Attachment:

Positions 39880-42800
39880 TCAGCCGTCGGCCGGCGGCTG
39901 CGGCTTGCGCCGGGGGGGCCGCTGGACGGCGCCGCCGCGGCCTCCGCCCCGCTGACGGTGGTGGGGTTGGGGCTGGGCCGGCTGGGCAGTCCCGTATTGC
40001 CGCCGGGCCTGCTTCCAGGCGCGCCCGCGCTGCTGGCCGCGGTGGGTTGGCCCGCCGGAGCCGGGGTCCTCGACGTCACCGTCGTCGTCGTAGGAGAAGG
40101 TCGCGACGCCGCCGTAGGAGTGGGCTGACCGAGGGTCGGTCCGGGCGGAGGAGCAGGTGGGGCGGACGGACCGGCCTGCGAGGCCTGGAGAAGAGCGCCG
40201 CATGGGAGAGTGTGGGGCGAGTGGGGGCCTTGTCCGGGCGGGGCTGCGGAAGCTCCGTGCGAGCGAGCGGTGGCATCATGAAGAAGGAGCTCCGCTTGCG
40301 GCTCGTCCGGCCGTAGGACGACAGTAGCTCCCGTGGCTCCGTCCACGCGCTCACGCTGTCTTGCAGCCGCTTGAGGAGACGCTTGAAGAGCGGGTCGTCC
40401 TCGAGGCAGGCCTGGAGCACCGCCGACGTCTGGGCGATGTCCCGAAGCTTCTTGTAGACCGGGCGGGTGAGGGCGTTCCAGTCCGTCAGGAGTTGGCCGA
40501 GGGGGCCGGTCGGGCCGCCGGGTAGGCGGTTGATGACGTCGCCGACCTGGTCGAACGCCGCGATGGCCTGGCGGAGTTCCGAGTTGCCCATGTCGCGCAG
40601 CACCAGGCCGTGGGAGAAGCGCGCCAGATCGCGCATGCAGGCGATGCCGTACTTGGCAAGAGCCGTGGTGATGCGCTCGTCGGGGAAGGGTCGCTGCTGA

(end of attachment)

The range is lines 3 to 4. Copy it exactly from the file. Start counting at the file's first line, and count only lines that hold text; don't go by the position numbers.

39901 CGGCTTGCGCCGGGGGGGCCGCTGGACGGCGCCGCCGCGGCCTCCGCCCCGCTGACGGTGGTGGGGTTGGGGCTGGGCCGGCTGGGCAGTCCCGTATTGC
40001 CGCCGGGCCTGCTTCCAGGCGCGCCCGCGCTGCTGGCCGCGGTGGGTTGGCCCGCCGGAGCCGGGGTCCTCGACGTCACCGTCGTCGTCGTAGGAGAAGG